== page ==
Activists have launched 37 campaigns in the first quarter of 2021, beating last year’s first quarter, and topping 2019’s first quarter, according to data from Lazard.
Savills and Cineworld shareholders revolt over executive pay. Backlashes at estate agent and cinema chain over reward packages handed to bosses during Covid crisis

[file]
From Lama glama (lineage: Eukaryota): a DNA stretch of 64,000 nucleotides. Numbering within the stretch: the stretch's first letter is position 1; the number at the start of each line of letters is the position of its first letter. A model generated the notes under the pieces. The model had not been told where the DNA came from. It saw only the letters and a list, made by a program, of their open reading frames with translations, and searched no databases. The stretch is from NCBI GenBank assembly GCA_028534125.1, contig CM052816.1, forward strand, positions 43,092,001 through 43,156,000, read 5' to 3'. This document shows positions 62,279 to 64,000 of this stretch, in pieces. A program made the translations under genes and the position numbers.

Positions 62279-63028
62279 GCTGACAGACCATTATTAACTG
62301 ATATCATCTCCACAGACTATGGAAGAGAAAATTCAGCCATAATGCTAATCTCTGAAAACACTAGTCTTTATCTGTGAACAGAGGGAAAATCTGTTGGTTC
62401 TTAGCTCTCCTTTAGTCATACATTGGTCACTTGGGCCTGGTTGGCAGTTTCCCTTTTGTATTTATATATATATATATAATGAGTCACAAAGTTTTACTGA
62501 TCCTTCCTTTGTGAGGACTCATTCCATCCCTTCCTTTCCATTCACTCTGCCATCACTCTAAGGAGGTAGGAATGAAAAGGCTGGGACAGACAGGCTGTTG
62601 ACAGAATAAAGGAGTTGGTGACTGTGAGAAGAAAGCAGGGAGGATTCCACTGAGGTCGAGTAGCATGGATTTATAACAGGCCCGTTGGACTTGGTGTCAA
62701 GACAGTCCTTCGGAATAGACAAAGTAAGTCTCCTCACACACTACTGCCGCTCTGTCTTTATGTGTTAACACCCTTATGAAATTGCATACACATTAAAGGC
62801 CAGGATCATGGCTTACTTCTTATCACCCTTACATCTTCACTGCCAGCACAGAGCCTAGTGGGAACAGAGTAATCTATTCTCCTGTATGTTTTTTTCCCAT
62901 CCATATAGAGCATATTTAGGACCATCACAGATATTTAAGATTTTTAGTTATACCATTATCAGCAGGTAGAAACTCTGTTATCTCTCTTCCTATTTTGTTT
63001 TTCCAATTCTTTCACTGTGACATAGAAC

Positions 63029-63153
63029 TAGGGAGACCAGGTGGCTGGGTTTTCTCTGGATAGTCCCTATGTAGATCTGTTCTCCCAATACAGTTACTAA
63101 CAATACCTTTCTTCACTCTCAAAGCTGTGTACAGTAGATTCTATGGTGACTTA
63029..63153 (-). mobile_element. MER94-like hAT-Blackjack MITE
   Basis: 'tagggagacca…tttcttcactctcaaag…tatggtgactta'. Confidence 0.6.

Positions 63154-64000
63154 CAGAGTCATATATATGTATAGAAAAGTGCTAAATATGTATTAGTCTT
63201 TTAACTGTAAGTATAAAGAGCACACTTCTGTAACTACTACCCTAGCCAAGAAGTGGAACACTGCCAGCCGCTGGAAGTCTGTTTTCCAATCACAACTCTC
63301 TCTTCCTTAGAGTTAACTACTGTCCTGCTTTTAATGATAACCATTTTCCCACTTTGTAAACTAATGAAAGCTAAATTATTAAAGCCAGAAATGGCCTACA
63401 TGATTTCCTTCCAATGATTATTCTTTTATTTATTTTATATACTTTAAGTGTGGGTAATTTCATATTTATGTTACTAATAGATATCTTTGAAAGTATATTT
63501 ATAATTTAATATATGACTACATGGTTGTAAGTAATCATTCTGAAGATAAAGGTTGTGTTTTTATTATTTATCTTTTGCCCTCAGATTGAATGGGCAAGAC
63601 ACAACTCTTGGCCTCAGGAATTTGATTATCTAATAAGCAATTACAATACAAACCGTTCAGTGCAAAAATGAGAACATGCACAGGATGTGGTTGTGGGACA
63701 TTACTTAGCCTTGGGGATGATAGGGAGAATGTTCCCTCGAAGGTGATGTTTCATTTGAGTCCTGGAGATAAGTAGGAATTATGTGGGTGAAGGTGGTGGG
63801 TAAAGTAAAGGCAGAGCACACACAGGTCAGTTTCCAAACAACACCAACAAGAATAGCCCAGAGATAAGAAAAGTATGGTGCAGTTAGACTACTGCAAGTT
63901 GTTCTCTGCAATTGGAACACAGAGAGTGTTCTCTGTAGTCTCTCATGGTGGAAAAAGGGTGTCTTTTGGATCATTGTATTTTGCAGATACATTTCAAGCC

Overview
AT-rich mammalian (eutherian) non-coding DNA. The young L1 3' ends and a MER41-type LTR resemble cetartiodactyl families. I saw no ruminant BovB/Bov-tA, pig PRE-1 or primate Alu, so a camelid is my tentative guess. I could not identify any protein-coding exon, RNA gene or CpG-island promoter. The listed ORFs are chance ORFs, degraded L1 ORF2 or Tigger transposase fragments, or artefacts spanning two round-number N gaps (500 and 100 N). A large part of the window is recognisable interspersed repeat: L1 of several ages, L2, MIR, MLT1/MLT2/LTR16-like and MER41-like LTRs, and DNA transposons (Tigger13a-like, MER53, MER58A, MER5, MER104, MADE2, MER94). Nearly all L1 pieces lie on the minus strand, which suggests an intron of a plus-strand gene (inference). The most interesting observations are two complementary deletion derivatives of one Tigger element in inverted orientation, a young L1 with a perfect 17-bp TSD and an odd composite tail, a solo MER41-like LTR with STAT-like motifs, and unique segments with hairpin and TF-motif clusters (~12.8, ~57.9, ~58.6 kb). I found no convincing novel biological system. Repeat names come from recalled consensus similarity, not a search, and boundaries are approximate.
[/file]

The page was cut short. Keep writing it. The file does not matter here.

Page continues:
(Bloomberg) -- Oil slumped the most in over a month alongside a commodities downturn as growing inflation concerns raise the specter of a less accommodative U.S. Federal Reserve.West Texas Intermediate futures fell 3.4% on Thursday to the lowest since the end of April. Prices paid to U.S. producers rose in April by more than forecast, adding to signs of rising inflationary pressures that have gripped broader markets recently. Elsewhere, China’s Premier Li Keqiang urged the country to deal effectively with the commodity price surge and its impact, according to a state television report, echoing previous comments from officials.The latest data “are cementing the view we’re going to have markets that are just fixated on inflation,” said Edward Moya, senior market analyst at Oanda Corp. “All these pricing pressures are ramping up those rate-increase bets. For crude, we’re trying to get a sense of what the path of the dollar’s going to be, and that’s uncertain.”Meanwhile, the Colonial Pipeline -- a key source of gasoline for the East Coast -- is returning to service after a cyberattack last week, adding on Thursday that each of its markets should receive product from its system by mid-day. Still, the pipeline remains running at less than half of its capacity, according to people familiar with the matter.Still, there were some glimmers of hope for the oil market. India’s largest oil refiner is shopping for crude again after a one-month hiatus, providing some optimism that the South Asian country’s demand hasn’t been stalled by a rampant virus resurgence. Indian Oil Corp. issued three tenders to buy crude for loading in the next two months. Going forward, the bullishness of the company’s move will depend on how much it actually ends up purchasing.See also: India’s Top Refiner Shops for Oil Again After Month-Long HiatusWhile the Colonial Pipeline has restarted, fuel shortages are still lingering. The Biden Administration has temporarily eased a U.S. shipping requirement so a single foreign tanker could transport gasoline and jet fuel to the East Coast. A White House official said that the Jones Act waiver was applied to one tanker, but other requests are under consideration.Further resumption of flows on the pipeline will bring relief to motorists after panic-buying emptied out some gas stations and retail prices topped $3 a gallon. In futures markets, the spread between crude and gasoline slumped toward $24 a barrel after topping as much as $27 a barrel earlier this week.For more articles like this, please visit us at bloomberg.comSubscribe now to stay ahead with the most trusted business news source.©2021 Bloomberg L.P.